‘Tis the season for generosity and celebration – a time where we’re reminded that little acts of kindness make a big difference. What better way to spread good cheer than by helping those in need and donating to the charities that take care of them.
Roadrunner Food Bank is one such charity, working diligently to stretch your charitable gifts. For every dollar donated, the food bank is able to provide 5.1 meals to hungry men, women and children in New Mexico. The food bank will be even more important to our community in 2014, when the level of need is expected to rise.
With generous support from many local businesses and their employees, Roadrunner will be able to kick the new year off on the right foot. One great example of a local company taking big steps to help alleviate hunger in New Mexico is Lovelace Health Plan. Lovelace has committed to doubling any new gift to the food bank this holiday season up to $33,000. To put this in perspective, Lovelace’s generosity will make it possible for Roadrunner to distribute up to 168,300 meals.
Consider taking advantage of programs like this, where you can help us double the impact to fight hunger and poverty. What’s great is that your year-end generosity could be the gift that keeps on giving. Not only will you play a major role in feeding hungry people – you may get a tax deduction, too.
To help taxpayers plan their year-end giving, the Internal Revenue Service offers the following reminders:
- Keep good records and receipts. To deduct any charitable donation of money, regardless of amount, a taxpayer must have a bank record or a written communication from the charity showing the name of the charity and the date and amount of the contribution.
- Contributions are deductible in the year made. Thus, donations charged to a credit card before the end of 2013 count for 2013. This is true even if the credit card bill isn’t paid until 2014. Also, checks count for 2013 as long as they are mailed in 2013.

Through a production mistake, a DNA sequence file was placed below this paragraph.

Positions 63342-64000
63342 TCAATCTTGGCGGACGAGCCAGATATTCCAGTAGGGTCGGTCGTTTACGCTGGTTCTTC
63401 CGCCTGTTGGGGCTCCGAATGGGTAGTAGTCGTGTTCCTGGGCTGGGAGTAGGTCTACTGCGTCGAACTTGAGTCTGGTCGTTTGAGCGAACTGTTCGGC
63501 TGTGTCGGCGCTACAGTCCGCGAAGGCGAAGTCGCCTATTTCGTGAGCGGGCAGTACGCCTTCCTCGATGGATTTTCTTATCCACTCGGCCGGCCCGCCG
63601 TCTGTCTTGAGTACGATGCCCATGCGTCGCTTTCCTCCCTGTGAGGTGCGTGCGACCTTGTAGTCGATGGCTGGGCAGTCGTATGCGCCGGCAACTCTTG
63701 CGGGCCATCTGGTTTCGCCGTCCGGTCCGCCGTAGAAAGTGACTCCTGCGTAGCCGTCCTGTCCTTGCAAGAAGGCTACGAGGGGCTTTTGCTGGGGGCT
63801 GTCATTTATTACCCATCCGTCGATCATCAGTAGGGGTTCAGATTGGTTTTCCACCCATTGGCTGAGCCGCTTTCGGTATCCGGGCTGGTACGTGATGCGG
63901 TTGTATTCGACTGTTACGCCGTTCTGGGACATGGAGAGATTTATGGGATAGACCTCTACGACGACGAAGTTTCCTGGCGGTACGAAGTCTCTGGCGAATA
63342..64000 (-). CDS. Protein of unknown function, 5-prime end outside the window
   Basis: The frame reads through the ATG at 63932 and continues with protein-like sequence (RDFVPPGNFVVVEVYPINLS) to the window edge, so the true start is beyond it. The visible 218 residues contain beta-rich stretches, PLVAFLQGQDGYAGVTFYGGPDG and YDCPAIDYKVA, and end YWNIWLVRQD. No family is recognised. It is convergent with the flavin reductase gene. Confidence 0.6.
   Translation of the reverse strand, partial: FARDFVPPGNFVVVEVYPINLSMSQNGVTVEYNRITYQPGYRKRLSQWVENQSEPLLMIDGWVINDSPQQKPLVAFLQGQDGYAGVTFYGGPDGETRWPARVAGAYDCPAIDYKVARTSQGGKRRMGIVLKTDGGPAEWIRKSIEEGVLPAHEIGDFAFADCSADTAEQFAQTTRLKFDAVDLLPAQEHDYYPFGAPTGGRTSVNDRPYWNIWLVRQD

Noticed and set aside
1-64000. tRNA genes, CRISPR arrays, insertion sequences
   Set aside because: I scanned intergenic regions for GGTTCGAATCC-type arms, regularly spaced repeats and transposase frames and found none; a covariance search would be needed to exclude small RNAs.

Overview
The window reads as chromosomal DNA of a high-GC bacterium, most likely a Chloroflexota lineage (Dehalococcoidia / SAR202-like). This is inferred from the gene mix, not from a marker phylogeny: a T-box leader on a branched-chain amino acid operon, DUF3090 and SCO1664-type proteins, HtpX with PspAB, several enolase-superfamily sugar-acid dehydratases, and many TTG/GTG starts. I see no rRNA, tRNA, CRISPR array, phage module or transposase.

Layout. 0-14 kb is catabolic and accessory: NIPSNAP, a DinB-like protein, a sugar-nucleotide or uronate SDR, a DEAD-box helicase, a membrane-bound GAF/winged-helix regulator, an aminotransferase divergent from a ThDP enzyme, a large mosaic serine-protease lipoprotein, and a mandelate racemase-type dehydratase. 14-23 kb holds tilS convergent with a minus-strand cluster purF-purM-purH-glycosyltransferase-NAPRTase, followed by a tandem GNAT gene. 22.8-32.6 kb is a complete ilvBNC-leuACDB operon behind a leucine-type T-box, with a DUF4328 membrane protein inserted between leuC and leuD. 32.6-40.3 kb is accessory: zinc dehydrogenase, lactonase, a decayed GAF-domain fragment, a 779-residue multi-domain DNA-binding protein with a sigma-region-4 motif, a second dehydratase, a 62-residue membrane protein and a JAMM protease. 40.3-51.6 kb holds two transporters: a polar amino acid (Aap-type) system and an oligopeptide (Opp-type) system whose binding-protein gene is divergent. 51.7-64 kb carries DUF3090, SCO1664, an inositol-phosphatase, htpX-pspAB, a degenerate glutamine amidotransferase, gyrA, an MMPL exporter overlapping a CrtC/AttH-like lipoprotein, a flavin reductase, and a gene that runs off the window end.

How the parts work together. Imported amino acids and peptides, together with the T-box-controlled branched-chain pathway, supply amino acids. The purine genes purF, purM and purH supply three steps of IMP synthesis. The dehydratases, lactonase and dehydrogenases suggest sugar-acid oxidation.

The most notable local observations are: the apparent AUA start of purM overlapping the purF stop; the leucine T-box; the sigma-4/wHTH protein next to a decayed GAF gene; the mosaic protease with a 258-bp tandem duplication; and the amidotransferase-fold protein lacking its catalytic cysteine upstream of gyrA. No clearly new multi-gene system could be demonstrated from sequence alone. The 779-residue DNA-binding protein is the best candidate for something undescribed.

- Only donations to qualified organizations are tax-deductible. (Roadrunner Food Bank is a qualified organization. You can check the Exempt Organization Select Check, a searchable online database available on IRS.gov, to make sure.)
- In general, an individual who itemizes deductions may deduct contributions to most charitable organizations up to 50% of his or her adjusted gross income computed without regard to net operating loss carrybacks.
- Individuals who are age 70 ½ or older can direct their required maximum distribution from IRAs to be paid directly to a qualified charity, reducing their taxable income. (For more information, visit the IRS website.)
As you enjoy the holidays and wrap up your business affairs for 2013, please consider including the Food Bank in your end-of-year giving plan. Thousands of hungry people in our state will be more grateful than you will ever know.
Annemarie Ciepiela Henton is a volunteer who serves on the Food Bank’s Communications Committee.